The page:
Similarly, connecting infrastructure like the Mumbai-Nagpur Samruddhi Mahamarg is taking the benefit of international trade to India’s central and far-flung regions. Many of India’s energy imports, including crude oil, natural gas and coal arrive through ports on the western coast. Ports like Mundra and Kandla handle significant volumes of crude oil essential for the country’s energy needs and industrial processes.

Similarly, ports on the eastern coastline lead in the export and import of minerals and metals, along with attracting cruise liners and other marine tourism activities. Eastern coast ports such as Chennai, Visakhapatnam, Kolkata, Paradip, and Haldia provide a gateway for India’s trade with countries in Asia, Europe, and the Americas. Their strategic location along the Bay of Bengal is critical in delivering shorter shipping routes to Southeast Asia, East Asia, and Australia. These ports generate numerous job opportunities directly and indirectly, ranging from port operations and logistics to transportation and manufacturing.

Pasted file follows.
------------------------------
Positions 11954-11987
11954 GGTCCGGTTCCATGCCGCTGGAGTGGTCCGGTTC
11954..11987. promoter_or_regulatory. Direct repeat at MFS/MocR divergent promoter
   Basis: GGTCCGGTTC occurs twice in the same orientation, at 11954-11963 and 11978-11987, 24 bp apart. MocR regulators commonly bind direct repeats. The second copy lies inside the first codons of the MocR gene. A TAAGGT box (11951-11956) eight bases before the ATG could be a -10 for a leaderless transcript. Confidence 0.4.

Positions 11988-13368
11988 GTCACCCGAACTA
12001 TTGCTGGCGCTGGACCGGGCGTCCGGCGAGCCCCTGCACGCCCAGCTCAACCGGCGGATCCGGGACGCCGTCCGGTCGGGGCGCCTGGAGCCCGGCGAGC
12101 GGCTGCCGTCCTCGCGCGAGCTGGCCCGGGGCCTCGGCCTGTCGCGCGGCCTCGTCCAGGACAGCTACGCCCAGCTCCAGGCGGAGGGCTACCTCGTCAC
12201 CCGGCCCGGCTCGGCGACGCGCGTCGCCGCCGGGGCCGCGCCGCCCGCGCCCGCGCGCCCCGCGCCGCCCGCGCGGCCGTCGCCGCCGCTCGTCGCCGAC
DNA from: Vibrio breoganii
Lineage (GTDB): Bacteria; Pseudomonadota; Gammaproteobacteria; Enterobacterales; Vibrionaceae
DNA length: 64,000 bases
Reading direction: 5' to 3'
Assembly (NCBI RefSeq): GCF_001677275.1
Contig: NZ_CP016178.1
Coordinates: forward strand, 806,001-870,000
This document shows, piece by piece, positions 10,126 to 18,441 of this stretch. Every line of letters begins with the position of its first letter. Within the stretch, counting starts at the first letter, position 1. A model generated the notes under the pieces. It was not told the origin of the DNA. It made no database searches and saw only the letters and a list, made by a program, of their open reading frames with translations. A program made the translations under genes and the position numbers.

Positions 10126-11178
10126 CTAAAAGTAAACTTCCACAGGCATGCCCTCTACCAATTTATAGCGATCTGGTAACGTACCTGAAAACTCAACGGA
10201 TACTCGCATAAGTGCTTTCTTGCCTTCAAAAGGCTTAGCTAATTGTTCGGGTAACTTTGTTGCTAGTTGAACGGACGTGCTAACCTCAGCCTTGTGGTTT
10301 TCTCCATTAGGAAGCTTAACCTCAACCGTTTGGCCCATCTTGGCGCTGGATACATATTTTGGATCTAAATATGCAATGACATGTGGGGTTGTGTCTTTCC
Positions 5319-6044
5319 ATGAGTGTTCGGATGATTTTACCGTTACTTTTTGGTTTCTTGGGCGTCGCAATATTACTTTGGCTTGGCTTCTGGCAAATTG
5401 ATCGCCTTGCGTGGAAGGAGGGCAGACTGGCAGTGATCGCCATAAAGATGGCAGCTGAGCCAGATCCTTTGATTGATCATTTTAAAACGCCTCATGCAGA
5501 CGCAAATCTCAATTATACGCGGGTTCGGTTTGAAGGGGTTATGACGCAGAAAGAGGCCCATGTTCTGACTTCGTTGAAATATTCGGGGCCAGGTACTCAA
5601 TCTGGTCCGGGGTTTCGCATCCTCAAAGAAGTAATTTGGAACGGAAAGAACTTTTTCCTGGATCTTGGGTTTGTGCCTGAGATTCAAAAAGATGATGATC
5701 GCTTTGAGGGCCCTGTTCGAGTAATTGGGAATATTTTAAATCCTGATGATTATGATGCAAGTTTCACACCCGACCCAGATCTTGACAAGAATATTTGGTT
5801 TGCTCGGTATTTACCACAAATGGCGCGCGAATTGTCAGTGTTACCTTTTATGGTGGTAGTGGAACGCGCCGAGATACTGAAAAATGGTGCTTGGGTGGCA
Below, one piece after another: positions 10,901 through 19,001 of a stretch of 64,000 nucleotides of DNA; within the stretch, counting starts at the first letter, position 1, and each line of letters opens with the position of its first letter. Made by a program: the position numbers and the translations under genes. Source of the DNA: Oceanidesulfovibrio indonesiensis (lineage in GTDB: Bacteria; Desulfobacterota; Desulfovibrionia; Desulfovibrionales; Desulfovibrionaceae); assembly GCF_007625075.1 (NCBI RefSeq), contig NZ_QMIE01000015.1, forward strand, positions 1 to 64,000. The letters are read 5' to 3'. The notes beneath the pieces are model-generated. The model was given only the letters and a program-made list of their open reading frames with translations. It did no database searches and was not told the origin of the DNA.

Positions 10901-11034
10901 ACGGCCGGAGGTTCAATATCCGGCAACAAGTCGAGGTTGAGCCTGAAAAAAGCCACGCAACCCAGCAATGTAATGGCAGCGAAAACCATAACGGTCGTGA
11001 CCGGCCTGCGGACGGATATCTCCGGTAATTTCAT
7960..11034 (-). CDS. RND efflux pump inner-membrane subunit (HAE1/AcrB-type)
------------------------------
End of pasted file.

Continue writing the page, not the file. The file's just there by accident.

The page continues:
While the central and state governments share the regulation of ports, the former has made multiple reforms that helped streamline and accelerate growth in this sector. Through the flagship Sagarmala scheme, the central government provides financial assistance for the holistic development of ports.

The Sagarmala scheme envisages 802 projects worth 5.40 lakh crore by 2035. Of this, 220 projects worth 1.12 lakh crore have been completed, while 231 projects worth 2.07 lakh crore are in various stages of implementation.

As numbers indicate, this crucial support also leads to substantial increased revenues for the government. For instance, as per news reports, the Mundra port generated more than 80,000 crore in revenue for the customs department. Add to this the employment generation and ancillary economic impact, and the contribution of ports to the Indian economy is immense.

Therefore, the government needs to accelerate reforms and implement various infrastructure schemes and programmes to let ports anchor and skyrocket our economic growth.

Dhanendra Kumar, a former executive director at the World Bank for India, Sri Lanka, Bangladesh and Bhutan, was the first chairman of the Competition Commission of India. The views expressed are personal